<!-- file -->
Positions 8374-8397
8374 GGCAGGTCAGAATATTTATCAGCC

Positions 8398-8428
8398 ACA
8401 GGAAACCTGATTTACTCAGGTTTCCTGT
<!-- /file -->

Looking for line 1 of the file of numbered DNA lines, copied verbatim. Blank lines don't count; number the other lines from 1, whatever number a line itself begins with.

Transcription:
Positions 8374-8397